At 104 years old, Midtown’s Cort Theatre is both an architectural gem evocative of another time and a facility that sorely underperforms for its patrons. On Tuesday, the Landmarks Preservation Commission approved a proposal by the Shubert Organization, who owns and operates the theater, for a 25-foot annex alongside the landmarked property that will aid audience circulation, provide desperately needed ADA-compliant restrooms, and give those employed in the building more and better-functioning space behind the scenes.
The Cort Theatre was built in 1913 and designed by prolific theater architect Thomas Lamb. Today it remains the only surviving and still active theater on Broadway designed by the architect. The theater was designated as a landmark in 1987. Now, 30 years later, a 25-foot annex on its western side will finally help modernize it.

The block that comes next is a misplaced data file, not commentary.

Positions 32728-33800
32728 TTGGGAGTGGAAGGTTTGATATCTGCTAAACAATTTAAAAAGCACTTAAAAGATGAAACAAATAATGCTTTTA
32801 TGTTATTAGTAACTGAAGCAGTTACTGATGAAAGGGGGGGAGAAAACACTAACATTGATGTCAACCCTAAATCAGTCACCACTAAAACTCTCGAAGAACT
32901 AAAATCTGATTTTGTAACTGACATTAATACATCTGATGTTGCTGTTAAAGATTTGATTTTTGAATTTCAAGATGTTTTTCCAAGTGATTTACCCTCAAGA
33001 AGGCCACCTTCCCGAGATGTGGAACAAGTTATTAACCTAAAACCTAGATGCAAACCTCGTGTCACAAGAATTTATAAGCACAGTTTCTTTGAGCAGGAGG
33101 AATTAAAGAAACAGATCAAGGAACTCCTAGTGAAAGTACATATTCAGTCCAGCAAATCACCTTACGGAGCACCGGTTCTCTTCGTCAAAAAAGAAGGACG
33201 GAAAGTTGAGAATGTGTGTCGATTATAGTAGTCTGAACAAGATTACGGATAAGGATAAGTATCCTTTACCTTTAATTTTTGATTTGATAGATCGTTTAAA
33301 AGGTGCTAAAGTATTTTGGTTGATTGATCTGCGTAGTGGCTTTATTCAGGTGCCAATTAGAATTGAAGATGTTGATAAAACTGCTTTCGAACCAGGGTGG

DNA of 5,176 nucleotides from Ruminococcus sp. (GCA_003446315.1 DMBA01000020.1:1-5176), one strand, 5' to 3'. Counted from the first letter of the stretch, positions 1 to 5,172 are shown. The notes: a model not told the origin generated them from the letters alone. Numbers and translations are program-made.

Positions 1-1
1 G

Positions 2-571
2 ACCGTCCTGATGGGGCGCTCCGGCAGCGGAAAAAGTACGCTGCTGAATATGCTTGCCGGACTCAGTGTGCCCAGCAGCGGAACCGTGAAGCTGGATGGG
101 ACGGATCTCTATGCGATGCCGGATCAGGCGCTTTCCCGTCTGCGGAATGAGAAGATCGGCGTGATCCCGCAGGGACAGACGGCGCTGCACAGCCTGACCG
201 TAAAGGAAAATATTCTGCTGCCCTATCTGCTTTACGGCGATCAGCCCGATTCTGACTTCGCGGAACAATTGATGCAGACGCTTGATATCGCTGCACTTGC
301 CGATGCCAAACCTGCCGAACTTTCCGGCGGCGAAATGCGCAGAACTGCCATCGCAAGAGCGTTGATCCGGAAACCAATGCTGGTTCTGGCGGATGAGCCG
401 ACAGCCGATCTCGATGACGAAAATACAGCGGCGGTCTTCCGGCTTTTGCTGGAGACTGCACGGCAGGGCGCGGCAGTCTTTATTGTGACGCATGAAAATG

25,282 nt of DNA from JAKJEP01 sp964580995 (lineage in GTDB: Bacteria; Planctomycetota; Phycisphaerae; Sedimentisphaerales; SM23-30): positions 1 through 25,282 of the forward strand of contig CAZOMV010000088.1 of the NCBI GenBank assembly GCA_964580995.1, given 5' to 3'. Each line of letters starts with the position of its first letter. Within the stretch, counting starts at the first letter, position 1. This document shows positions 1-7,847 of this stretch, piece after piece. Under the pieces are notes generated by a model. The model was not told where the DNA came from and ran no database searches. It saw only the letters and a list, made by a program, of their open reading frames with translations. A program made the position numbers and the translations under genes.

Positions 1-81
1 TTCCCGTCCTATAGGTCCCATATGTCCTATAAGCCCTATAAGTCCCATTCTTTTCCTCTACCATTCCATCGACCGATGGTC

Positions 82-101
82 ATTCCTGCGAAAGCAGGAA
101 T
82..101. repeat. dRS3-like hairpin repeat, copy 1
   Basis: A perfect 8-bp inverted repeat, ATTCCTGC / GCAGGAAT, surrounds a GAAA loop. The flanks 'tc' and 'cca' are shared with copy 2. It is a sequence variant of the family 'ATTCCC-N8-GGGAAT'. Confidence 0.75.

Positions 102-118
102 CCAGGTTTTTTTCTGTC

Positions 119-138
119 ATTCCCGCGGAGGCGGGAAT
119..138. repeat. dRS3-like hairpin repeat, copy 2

The annex will rise on the site of a parking garage that was demolished earlier this year. In addition to the construction of the annex, the commission approved work to the theater’s exterior, particularly the removal of an incongruous marquis in favor of one that more closely mirrors the building’s original marquis, as well as some work to the theater’s interior.
Some of the interior fixes will be slight, like the addition of a wall to hide the theater’s mechanicals, while others will be major, like bringing ADA-compliant restrooms to the theater for the first time. As it is now, theater patrons in need of ADA-compliant restrooms are sent to a restaurant across the street.
“These Grande Dame buildings we’re so proud of are part of our legacy,” said Charlotte St. Martin, president of The Broadway League, in her testimony endorsing the annex and renovation. “One of our missions now is to make Broadway more accessible to everyone. To make our patrons with disabilities go across the street to the restroom is not of the 21st century caliber.”
Steve DiPaola of the Actors’ Equity Association said the Cort is “beautiful, but has significant deficiencies impacting its commercial viability as a venue for the 21st century.”
The commissioners commended the Shubert Organization’s proposed restoration as sensitive, and necessary. “Thomas Lamb would be very pleased,” said Commissioner Wellington Chen.